Section 143 of the Spanish constitution provides: "1. In the exercise of the right to self-government recognized in section 2 of the Constitution, bordering provinces with common historic, cultural and economic characteristics, insular territories and provinces with a historic regional status may accede to self-government and form Self-governing Communities (Comunidades Autónomas) in conformity with the provisions contained in this Part and in the respective Statutes.

“2. The right to initiate the process towards self-government lies with all the Provincial Councils concerned or with the corresponding inter-island body and with two thirds of the municipalities whose population represents at least the majority of the electorate of each province or island."

Filipinos need a more-enlightened approach to assure the continued existence of their indigenous languages and cultures.

The Spanish constitution also gives the exclusive powers of the self-governing communities as well as the exclusive powers of the national government.


How does language come into the picture in Spain? Article 3 of the Spanish Constitution provides in relevant parts:


"The other Spanish languages shall also be official in the respective Self-governing Communities in accordance with their Statutes.

“The richness of the different linguistic modalities of Spain is a cultural heritage which shall be specially respected and protected."


Let me share with you an elaboration of this which I got from Google:

"The evolution of Spain after Franco is a thought-provoking case in point. Catalan, Basque, and Galician have been co-officialised and are now used side by side with Spanish in their respective regions. A conscious and systematic language policy favouring the elaboration and social implementation of minority languages in all fields of social life (‘normalización’) has led to spectacular results...


 “... Although Spanish is a world language, spoken by 400-million people in 24 countries, its role has been greatly diminished in its own country of origin. The affirmation of one's own linguistic identity is felt as a stronger need than the need of far-reaching communicative efficiency...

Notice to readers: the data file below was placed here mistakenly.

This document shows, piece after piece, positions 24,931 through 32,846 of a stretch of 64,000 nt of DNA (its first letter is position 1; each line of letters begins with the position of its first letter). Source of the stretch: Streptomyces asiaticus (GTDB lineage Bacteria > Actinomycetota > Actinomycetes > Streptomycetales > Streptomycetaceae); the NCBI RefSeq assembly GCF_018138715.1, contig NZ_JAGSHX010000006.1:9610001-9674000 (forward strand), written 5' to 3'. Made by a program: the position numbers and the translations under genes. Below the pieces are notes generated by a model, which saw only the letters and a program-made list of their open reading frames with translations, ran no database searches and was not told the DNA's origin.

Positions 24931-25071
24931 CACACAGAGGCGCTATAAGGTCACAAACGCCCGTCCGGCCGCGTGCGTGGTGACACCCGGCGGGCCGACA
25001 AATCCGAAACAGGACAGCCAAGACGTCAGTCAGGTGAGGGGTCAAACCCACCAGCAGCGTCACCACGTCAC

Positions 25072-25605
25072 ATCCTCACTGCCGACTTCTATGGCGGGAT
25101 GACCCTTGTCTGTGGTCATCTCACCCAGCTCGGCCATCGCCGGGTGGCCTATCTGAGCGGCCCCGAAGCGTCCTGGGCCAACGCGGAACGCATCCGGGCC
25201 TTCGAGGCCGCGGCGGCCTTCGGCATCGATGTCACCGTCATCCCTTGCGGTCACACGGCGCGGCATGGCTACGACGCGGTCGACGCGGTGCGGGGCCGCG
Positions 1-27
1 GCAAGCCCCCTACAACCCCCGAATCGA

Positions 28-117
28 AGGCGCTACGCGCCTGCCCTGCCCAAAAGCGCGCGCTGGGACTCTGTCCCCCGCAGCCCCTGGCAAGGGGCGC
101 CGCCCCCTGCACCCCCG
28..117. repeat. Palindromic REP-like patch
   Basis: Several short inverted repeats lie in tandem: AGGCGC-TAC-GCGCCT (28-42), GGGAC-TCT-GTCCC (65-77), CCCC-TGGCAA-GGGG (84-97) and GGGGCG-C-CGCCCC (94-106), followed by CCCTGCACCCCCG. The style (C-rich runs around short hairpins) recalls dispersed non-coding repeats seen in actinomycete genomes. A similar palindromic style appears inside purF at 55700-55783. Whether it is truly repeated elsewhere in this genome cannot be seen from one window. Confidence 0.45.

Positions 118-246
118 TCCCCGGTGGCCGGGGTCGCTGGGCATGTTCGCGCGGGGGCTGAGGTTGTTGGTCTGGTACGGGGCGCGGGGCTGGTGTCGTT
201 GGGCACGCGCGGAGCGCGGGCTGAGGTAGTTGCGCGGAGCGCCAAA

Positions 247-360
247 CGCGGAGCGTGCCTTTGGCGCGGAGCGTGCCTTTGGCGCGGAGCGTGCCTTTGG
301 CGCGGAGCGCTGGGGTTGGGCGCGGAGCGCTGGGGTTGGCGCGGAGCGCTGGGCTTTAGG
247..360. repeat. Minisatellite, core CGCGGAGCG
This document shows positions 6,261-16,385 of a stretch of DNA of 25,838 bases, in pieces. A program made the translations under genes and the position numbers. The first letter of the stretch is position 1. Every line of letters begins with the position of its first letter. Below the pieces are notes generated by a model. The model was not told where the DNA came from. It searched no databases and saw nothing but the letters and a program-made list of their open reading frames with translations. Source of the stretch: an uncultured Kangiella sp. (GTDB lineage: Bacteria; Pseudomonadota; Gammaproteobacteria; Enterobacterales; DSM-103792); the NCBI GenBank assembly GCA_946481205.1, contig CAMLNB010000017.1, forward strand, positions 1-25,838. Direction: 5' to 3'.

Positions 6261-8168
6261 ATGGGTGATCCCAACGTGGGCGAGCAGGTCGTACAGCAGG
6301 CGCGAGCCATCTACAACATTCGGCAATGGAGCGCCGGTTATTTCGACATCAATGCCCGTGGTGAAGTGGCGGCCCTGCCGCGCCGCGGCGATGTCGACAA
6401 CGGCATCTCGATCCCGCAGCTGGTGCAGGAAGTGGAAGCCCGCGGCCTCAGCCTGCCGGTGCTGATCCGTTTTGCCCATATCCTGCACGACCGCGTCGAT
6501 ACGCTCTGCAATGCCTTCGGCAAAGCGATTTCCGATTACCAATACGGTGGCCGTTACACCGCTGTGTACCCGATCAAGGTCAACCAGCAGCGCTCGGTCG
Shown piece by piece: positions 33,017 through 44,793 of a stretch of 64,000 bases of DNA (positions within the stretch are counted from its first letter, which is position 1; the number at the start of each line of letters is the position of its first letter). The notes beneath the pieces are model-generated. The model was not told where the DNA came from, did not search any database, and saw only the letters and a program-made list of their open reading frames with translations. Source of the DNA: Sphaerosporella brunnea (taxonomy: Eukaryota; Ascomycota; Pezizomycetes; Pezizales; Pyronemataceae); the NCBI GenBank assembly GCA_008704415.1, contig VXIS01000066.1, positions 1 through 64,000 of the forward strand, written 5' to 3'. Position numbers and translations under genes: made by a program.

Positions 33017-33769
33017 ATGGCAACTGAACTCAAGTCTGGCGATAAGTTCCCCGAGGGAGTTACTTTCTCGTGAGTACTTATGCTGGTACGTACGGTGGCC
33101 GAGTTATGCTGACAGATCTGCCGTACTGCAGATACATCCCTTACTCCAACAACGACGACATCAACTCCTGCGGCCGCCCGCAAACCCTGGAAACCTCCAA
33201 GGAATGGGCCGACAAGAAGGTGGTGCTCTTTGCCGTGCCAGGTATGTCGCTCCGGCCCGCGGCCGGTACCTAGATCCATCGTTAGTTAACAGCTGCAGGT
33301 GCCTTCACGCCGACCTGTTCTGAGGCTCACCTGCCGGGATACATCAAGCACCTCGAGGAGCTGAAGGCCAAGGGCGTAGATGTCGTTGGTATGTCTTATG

“...Spain is often considered as a model of linguistic development and the peaceful solution of ethnic and linguistic conflicts in the process of nation building, especially in Latin America, but also e.g. in Central Asia. In the framework of this project, the evolution of the language situation in the Spanish speaking world is closely followed up."

The Example of Wales (United Kingdom of Great Britain and Northern Ireland)The United Kingdom has no written constitution. But with devolution of powers to Wales and Scotland, the UK has effectively become federalized.
The Welsh Language Act of 1993 and the Government of Wales Act of 1998 provide that the Welsh and English languages should be treated on a basis of equality. Public bodies are required to prepare and implement a Welsh Language Scheme.


Thus the Welsh Assembly, local councils, police forces, fire services and the health sector use Welsh as an official language, issuing official literature and publicity in Welsh versions (e.g., letters to parents from schools, library information, and council information).

The Gaelic Language (Scotland) Act passed by the Scottish Parliament in 2005 is the first piece of legislation to give formal recognition to the Scottish Gaelic language.


The Gaelic Language Act aims to secure Gaelic as an official language of Scotland, commanding "equal respect" with English, by establishing Bòrd na Gàidhlig as part of the framework of government in Scotland and also requiring the creation of a national plan for Gaelic to provide strategic direction for the development of the Gaelic language.


The Act also gives Bòrd na Gàidhlig a key role in promoting Gaelic in Scotland, advising Scottish Ministers on Gaelic issues, driving forward Gaelic planning and preparing guidance on Gaelic education. The Act also provides a framework for the creation of Gaelic language plans by Scottish public authorities.

The Example of Belgium
In 1993, Belgium became a fully-fledged federal state when the communities and regions received full powers and federalism was officially enshrined in the Constitution. There are now three levels of government (federal, regional and linguistic community) with a complex division of responsibilities.

To conclude, the Visayans, Ilocanos, Kampangans, Pangasinenses and others who oppose and resist Tagalization are no more parochial than the Scottish, Welsh, Catalans, Galicians, Basques and Flemish who struggled for centuries against an oppressive Jacobinist ideology. Eternal vigilance is the price. In the end these peoples succeeded. We, the non-Tagalog-speaking Filipinos, hope to emulate them and their successes. # # #

Related news items:
Newer news items:
Older news items:

Last Updated on Tuesday, 03 February 2009 01:07

Add your comment

Your name:
Your email:
Comment (you may use HTML tags here):

Quote of the Day

"I don't know what's wrong with my television set. I was getting C-Span and the Home Shopping Network on the same station. I actually bought a congressman."--Bruce Baum